Holy cow, I wrote a book!
Various types of shell extensions such as thumbnail extractors
are run in a separate process,
and if one of those shell extensions crashes, it takes out
the COM Surrogate rather than the main Explorer process.
The thumbnail extractor interface was lucky in that the only
parameter an extractor received was an IShellItem
representing the object for which
the caller wishes to retrieve a thumbnail.
There's no foothold into the user interface, which means that it
can be moved to a place that has no user interface.
Unfortunately, most shell extensions are not so lucky.
Many of them receive some user interface object (usually
a window handle) as a parameter.
If those types of shell extensions have historically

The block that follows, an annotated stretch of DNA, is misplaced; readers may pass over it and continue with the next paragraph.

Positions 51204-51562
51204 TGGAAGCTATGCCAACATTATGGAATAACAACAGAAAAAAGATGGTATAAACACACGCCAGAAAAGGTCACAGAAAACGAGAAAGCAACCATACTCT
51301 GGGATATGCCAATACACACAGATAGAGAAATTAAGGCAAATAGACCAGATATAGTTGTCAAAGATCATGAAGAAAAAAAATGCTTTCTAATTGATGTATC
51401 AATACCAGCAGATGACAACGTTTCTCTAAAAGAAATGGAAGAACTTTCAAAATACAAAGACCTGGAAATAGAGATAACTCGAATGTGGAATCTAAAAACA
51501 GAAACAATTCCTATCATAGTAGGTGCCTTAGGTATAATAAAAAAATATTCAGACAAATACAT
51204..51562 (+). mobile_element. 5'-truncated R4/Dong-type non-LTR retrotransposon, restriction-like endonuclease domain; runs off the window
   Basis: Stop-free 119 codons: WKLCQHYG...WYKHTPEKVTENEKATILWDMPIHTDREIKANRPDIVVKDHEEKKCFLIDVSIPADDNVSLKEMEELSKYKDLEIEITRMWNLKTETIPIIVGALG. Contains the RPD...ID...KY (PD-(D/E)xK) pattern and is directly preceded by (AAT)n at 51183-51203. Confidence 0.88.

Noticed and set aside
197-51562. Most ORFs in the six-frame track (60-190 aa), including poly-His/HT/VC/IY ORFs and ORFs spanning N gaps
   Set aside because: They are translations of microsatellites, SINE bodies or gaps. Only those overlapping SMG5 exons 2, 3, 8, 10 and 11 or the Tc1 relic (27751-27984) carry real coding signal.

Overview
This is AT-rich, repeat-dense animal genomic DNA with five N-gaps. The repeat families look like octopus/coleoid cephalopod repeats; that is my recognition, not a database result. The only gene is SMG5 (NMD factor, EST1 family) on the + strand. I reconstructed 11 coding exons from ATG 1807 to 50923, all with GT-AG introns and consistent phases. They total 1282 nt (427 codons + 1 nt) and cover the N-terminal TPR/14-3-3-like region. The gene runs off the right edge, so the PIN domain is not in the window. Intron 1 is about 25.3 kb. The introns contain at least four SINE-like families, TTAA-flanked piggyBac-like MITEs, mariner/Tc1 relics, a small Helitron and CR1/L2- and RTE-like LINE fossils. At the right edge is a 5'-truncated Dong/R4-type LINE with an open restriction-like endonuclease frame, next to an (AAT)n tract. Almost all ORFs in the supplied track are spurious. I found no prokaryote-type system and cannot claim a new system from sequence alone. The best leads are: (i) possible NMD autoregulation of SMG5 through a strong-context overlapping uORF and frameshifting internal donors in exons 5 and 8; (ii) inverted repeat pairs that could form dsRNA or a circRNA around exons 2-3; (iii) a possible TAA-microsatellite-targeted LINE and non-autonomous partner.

been hosted in-process, then the implementors of those shell extensions
will do things like take that window handle and subclass it
(possibly walking around the window hierarchy for a while until
it finds a window it wants to subclass).
Moving the shell extension into another process would break it,
because you can't subclass windows in another process.
Even if you manage to find an interface that is given no foothold
into the user interface, you still may not be able to move it
to a host process due to the danger of re-entrancy.
When you invoke a COM method call from a single-threaded apartment
all UI work is done in single-threaded apartments),
and the object that is the recipient of the call lives on another thread
or even in another process,
COM will send the request to that other thread and
pump messages waiting for the reply.
This means that
a method call which previously never pumped messages now does,
opening windows of re-entrancy,
and the great thing about windows of re-entrancy is that you
never hit them yourself, but your customers somehow manage to find
them without any problem.